University of Twente Student Theses


Organising and disclosing River Knowledge at Rijkswaterstaat : a recommendation to the Platform River Knowledge regarding a pilot website for knowledge disclosure

Luyten, T.J.A. (2020) Organising and disclosing River Knowledge at Rijkswaterstaat : a recommendation to the Platform River Knowledge regarding a pilot website for knowledge disclosure.

[img] PDF
Abstract:As the main organisation that manages the river system of the Netherlands, Rijkswaterstaat (RWS) is closely involved in producing, managing, and disclosing river knowledge. It is important that this knowledge is easily accessible, but this is not always the case. The Platform River Knowledge (Platform Rivierkennis) is a community of practice at RWS that sets out to improve this. One of the goals of the Platform is to launch a pilot website for disclosing river knowledge. This study is a preliminary investigation on the topic and provides the Platform with recommendations on organising river knowledge, automatically categorising documents, and shaping a pilot website. A literature review was carried out to explore different taxonomy forms, or knowledge structures, that could be used to organise river knowledge. Interviews were conducted with eight RWS employees working with river knowledge to discuss the results of the literature review and determine which categories to use for organising river knowledge. A machine learning model has been made to sort documents into predefined categories, based on the Naïve Bayes algorithm. Finally, the results were combined to create a conceptual version of the pilot website. The chosen taxonomy form is a facet structure, which works by using multiple overlapping categories. Relevant categories are selected, and only items that belong to all selected categories remain in the search results. This is a useful way of organising river knowledge, as documents containing river knowledge often belong to multiple categories. The choice for a facet structure was approved by all interviewees. The categories proposed by interviewees have resulted in four alternative set-ups ranging from broad to specific. These alternatives should be treated as suggestions, as other combinations can be made. The Naïve Bayes model has been applied to the simplest alternative which features two sets of categories and has been tested using eight documents. The model has correctly predicted the first category 6 out of 8 times and the second category 7 out of 8 times. However, it is unable to sort documents into multiple categories, which is needed if a document belongs to more than one category. The model is not fully functional. The conclusion of this study is that the pilot website should use a facet structure, with the provided alternatives as suggestions for knowledge organisation. A Naïve Bayes model can be used to categorise documents, but the uploader should check to make sure that documents are labelled correctly. The results have been combined into a conceptual version of the pilot website, provided through visual examples. The Platform is recommended to do further research into the demand for a website for disclosing river knowledge. Through the interviews, the demand turned out to be low among RWS employees. If a new website is introduced, interviewing a broader group of stakeholders is recommended to ensure a large support base among users.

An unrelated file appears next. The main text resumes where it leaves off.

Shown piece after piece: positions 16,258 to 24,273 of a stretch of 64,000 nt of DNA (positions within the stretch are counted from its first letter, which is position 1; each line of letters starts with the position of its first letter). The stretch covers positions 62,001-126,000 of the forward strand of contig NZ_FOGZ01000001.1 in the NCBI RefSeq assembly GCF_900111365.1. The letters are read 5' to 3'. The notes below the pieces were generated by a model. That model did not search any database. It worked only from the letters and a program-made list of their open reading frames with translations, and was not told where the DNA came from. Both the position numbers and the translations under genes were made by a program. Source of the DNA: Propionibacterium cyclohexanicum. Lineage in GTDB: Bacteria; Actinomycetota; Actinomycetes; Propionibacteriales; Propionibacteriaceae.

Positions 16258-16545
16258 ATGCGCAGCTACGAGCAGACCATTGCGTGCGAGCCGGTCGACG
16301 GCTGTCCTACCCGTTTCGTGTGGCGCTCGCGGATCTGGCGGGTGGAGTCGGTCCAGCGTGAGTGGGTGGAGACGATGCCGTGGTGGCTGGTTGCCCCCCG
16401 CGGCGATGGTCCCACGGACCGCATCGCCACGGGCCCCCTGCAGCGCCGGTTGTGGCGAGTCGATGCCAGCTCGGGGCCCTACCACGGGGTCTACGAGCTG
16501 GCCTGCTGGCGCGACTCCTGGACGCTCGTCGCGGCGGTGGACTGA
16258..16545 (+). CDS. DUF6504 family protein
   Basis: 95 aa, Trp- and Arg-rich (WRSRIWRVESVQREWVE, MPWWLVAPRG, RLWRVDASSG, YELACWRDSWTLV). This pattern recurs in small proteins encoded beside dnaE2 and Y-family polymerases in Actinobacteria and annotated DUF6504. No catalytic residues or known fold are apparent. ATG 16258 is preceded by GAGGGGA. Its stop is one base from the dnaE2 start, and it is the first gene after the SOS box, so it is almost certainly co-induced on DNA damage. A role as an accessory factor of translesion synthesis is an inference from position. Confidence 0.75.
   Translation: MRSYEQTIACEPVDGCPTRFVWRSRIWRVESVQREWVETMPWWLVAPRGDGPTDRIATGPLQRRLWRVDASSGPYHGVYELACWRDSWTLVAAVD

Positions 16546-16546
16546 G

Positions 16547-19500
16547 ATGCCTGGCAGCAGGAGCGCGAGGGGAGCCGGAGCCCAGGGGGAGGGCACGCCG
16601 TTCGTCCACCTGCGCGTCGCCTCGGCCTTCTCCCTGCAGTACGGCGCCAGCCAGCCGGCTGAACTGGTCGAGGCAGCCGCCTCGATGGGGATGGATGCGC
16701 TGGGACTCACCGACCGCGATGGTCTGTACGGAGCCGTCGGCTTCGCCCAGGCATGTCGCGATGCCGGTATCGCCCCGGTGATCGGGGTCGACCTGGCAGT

Item Type:Essay (Bachelor)
Faculty:ET: Engineering Technology
Programme:Civil Engineering BSc (56952)
Link to this item:
Export this item as:BibTeX
HTML Citation
Reference Manager


Repository Staff Only: item control page